The bladder is one of those organs that we rarely think about, except when we really have to go — and when we can’t control when we go.
Fortunately, caring for our bladders is a pretty simple proposition. Most of the effort is on keeping the muscles around the bladder strong and keeping potentially harmful bacteria out of the bladder.
These tips can help:
- Drink Plenty of Fluid
Drinking plenty of fluids — especially water — helps keep bacteria flushed out of your bladder. Drinking more naturally means urinating more — both in terms of frequency and volume — so going to the bathroom more often when you increase your fluid intake is normal. Avoiding diuretics, such as soda and beverages that contain caffeine, can help reduce the frequent need to urinate. If frequent urination is a persistent problem, you may have a condition called overactive bladder that needs to be evaluated by a medical provider.
- Take Your Time
Adequately draining your bladder may take longer than we think, especially as we age. Intermittent start-and-stop urination is actually pretty common. So if you need to spend a little bit longer at the commode to make sure your bladder is empty, do. If you tighten your muscles to stop urination or leave with urine still in the urethra, that urine will retreat back up into the bladder, potentially carrying bacteria with it that can increase the risk of developing a urinary tract infection, or UTI.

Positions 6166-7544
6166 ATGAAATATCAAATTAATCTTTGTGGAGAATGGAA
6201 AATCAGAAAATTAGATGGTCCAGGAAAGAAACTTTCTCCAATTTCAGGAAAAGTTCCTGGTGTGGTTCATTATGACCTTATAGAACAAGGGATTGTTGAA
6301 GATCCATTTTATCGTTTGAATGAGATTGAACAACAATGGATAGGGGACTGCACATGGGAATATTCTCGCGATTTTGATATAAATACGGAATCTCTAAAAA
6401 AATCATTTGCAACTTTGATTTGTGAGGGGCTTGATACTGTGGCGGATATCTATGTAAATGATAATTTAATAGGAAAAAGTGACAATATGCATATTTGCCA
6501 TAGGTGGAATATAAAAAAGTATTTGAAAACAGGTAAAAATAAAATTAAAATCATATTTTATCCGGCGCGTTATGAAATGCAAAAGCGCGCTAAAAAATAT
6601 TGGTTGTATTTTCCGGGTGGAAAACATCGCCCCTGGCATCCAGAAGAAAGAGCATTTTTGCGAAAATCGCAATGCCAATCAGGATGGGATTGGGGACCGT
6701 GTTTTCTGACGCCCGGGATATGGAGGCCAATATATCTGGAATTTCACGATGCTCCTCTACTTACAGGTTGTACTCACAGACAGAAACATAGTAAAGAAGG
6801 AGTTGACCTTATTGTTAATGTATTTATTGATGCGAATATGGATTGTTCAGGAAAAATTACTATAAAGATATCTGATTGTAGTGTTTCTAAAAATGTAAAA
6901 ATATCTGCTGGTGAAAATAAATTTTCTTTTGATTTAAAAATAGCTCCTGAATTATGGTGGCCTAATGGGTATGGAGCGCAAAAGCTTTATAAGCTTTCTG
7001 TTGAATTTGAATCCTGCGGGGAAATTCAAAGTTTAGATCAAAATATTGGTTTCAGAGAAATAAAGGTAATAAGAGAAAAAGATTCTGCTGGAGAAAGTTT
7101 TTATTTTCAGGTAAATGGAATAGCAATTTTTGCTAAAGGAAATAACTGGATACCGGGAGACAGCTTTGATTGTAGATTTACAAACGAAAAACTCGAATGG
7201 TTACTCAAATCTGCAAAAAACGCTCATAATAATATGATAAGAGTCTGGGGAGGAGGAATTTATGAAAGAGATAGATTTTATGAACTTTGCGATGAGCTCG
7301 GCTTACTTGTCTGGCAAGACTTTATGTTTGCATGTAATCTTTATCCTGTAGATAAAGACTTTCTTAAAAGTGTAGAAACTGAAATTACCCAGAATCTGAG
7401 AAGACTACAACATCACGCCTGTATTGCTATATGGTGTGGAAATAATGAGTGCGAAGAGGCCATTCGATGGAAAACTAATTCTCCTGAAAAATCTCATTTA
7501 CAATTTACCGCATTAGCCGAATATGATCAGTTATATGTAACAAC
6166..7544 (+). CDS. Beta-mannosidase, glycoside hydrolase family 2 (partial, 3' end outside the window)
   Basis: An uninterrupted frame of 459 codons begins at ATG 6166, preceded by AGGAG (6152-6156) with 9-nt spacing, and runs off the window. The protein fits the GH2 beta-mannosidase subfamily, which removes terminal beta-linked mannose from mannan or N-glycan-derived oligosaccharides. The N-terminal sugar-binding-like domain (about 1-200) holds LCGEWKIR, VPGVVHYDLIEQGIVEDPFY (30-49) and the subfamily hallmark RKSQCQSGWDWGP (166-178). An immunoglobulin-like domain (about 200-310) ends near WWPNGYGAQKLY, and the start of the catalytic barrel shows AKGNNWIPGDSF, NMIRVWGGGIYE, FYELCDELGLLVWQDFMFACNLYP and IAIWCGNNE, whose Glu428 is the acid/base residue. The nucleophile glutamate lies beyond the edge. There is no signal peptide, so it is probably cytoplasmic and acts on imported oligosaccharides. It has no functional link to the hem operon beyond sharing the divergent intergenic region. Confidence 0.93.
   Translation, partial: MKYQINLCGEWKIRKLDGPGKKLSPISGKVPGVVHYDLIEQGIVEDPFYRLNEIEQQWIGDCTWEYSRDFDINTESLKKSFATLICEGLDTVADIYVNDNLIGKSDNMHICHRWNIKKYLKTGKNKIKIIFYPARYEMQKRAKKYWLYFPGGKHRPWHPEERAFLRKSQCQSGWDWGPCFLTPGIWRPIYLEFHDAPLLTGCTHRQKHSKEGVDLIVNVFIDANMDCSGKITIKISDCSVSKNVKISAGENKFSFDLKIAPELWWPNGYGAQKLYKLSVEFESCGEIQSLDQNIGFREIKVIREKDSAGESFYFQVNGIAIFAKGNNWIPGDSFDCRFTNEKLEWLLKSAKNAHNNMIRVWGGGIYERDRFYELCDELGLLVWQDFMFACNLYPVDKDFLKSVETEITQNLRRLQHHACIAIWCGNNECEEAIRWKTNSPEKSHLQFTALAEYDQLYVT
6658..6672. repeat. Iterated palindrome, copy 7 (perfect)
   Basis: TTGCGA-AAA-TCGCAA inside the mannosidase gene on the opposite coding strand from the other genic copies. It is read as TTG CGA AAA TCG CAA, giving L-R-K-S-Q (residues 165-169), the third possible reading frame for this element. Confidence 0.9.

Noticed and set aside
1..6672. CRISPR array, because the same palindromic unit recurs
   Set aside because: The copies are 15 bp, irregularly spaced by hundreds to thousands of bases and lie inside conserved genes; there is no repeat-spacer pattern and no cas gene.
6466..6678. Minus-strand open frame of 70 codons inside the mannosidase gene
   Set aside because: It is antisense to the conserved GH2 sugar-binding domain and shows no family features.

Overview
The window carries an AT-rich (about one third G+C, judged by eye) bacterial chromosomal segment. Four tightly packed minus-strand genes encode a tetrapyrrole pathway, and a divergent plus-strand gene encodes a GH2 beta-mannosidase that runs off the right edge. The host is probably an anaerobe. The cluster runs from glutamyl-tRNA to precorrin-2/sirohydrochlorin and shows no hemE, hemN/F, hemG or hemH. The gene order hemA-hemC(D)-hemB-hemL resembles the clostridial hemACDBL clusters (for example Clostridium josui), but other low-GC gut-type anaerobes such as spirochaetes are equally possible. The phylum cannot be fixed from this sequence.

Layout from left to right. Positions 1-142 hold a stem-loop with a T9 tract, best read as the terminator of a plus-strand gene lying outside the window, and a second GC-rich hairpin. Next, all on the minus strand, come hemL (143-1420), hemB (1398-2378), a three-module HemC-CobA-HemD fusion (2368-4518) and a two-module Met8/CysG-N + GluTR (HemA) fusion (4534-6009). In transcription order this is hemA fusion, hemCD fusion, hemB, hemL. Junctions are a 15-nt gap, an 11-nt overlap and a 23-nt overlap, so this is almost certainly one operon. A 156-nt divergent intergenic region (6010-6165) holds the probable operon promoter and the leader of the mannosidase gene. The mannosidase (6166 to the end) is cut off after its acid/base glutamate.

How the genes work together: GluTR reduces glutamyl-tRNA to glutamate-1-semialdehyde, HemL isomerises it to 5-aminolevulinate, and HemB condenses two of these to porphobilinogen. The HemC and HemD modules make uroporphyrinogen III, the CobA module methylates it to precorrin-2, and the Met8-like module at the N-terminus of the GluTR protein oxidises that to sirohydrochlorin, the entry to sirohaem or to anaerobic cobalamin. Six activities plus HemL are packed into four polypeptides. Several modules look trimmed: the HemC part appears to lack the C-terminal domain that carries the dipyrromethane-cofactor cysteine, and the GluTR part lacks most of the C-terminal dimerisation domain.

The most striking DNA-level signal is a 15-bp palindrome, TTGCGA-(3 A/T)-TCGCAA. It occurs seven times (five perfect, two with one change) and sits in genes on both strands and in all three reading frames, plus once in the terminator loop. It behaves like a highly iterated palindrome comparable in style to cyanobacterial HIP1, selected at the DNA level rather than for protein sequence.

- Keep Away from Tobacco
Tobacco is one of the leading contributors to cancer, and not just lung cancer or cancers of the mouth — bladder cancer, too, can result from tobacco use. More than 50,000 people are diagnosed with bladder cancer each year, and tobacco use can double your risk of developing bladder cancer compared to nonsmokers.
- Do Your Kegels
Kegel exercises can strengthen the muscles that control the release of urine from the bladder, helping to prevent urinary incontinence. Kegels are easy to do — just flex and release the muscles in your pelvis over and over, especially those that control the flow of urine. You can do them while seated at your desk or watching television. If you’re not sure you’re doing the exercises correctly, feel free to speak with a urologist or gynecologist.
- Develop a Taste for Cranberry Juice
People who experience UTIs are invariably told at some point to try drinking cranberry juice as a remedy, and the advice isn’t without some merit. While recurring UTIs can indicate a need for specialized urology care, some UTIs can be prevented with regularly drinking cranberry juice. Research hints that the ingredients in the juice may keep bacteria from sticking to the lining of the bladder and urinary tract, so the infection never has an opportunity to set in.
If you have any questions about your bladder health, you can find a urology specialist on Tanner’s medical staff by clicking Find a Provider or by calling Tanner’s 24-hour physician referral line at 770-214-CARE (2273).